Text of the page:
As with any big writing effort, one key is to separate formatting from content. You should FIRST set up a template with that does all the formatting, including all the paragraph types you'll need and the right format for them. Then write your document, selecting the paragraph types for each paragraph as appropriate. Do NOT embed formatting commands in the document itself - paragraphs should NOT have font settings, etc., but instead these should be controlled by the paragraph's paragraph type. In my case, I created an OpenDocument template for George Mason University (GMU), and gave it to GMU so others could share it. If you create a template, please share it with others.
I have paper tape for various programs I wrote for a DEC PDP-8. I've occasionally shown the paper tape, just to show how much better things have gotten since then.
I also have an Apple ][+ and an Apple
As far as I'm concerned, what matters for games is if they are FUN. 100 FPS doesn't matter if it's boring. There are games that are text-only, or run on 40x40 pixel blocks, that are lots more fun, and that makes them better games.
Crafty is not open source software, though its license has similarities to an open source software license. Crafty is for "personal use only", which means that it fails the Open Source Definition criteria "No Discrimination Against Fields of Endeavor".
Crafty's main.c file says: "All rights reserved. No part of this program may be reproduced in any form or by any means, for other than your personal use, without the express written permission of the authors. This program may not be used in whole, nor in part, to enter any computer chess competition without written permission from the authors. Such permission will include the requirement that the program be entered under the name "Crafty" so that the program's ancestry will be known."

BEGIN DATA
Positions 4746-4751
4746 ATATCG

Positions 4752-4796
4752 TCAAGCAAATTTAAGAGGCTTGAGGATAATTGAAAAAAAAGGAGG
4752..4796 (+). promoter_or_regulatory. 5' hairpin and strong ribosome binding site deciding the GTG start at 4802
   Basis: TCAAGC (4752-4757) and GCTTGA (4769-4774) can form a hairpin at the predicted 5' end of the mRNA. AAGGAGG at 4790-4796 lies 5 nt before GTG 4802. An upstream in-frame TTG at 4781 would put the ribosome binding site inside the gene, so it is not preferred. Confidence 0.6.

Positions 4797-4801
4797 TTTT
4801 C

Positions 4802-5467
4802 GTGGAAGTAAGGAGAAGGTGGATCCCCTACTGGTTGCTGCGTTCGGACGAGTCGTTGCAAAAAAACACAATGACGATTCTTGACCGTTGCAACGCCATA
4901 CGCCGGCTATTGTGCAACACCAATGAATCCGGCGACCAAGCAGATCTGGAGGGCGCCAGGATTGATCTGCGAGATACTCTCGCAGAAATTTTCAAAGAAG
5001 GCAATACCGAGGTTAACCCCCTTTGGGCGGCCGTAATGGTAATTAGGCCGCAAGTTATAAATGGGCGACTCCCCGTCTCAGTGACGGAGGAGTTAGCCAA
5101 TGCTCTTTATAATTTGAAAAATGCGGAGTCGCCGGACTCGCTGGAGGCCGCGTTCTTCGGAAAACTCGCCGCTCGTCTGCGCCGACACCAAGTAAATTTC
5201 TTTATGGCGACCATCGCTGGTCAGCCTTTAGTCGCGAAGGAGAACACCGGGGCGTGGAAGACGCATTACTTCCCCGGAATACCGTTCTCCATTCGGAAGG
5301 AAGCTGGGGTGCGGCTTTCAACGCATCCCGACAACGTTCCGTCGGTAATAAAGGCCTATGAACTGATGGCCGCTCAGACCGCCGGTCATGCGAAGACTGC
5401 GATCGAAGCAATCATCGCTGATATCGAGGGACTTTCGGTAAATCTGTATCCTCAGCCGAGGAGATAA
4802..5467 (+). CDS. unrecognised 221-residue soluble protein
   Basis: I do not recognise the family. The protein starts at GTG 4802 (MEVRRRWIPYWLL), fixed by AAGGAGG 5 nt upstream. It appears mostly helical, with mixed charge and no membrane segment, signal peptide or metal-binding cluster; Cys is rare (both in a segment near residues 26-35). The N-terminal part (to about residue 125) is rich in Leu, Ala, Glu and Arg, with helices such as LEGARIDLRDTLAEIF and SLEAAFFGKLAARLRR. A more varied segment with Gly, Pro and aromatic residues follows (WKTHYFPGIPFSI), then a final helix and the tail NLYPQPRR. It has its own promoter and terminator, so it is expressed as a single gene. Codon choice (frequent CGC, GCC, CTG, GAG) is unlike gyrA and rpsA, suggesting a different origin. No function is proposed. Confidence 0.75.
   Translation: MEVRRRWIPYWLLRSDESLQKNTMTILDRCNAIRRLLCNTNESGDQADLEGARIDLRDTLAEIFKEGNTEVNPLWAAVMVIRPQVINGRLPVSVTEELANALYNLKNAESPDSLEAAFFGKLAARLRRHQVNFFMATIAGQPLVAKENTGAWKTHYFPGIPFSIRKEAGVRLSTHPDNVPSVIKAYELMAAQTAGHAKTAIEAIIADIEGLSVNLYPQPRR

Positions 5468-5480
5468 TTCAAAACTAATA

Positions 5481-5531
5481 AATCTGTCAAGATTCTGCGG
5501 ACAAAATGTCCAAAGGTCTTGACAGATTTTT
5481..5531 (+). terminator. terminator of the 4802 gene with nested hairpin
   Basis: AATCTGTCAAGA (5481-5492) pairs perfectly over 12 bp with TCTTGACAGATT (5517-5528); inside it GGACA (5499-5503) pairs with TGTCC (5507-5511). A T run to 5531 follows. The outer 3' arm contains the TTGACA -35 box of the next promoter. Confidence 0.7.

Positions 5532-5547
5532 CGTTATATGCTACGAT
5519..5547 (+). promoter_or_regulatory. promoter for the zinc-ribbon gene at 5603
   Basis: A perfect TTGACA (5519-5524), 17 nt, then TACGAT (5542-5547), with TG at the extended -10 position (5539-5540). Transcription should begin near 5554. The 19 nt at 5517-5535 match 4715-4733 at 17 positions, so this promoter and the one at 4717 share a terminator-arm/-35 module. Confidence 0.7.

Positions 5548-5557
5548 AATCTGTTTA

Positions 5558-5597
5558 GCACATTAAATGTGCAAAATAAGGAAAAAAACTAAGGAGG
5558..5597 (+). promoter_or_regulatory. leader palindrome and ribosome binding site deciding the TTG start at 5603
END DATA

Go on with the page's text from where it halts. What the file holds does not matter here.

NONE of these should have been granted a U.S. patent. This is ridiculous!
U.S. law (Section 101 of Title 35 U.S.C.) defines what is patentable subject matter: "Whoever invents or discovers any new and useful process, machine, manufacture, or composition of matter, or any new and useful improvement thereof, may obtain a patent therefor, subject to the conditions and requirements of this title." Gestures are not processes, machines, manufactures, or compositions of matter, so they are NEVER supposed to be patented.
Gestures are basically signals, and signals are specifically NOT patentable. The Federal Circuit has ruled that signals are not statutory subject matter, because articles of manufacture (the only plausible category) do not include intangible, incorporeal, transitory entities (in In re Nuitjen, 500 F.3d 1346 (Fed. Cir. 2007)).
This is another example of unwarranted interference by the government in the free market. Is there really a need to grant monopolies to companies for specific gestures? No. It's not justified by any law. What's more, it harms society. Just imagine if each car company had to have a radically different interface due to patents - it would harm safety! This just worsens the digital divide, with no legal or societal justification.
We need the courts to require a re-review of every patent, at no cost to defendants, before any case is tried, and for the courts to assume that the patent office is a registration of claim, not anything meaningful. There are too many bad patents to believe otherwise.
(Disclaimer: I'm not a lawyer, and speak only for myself. I'm sure not impressed by the work of some lawyers, though.)
Beware of the Turing Tar-pit in which everything is possible but nothing of interest is easy.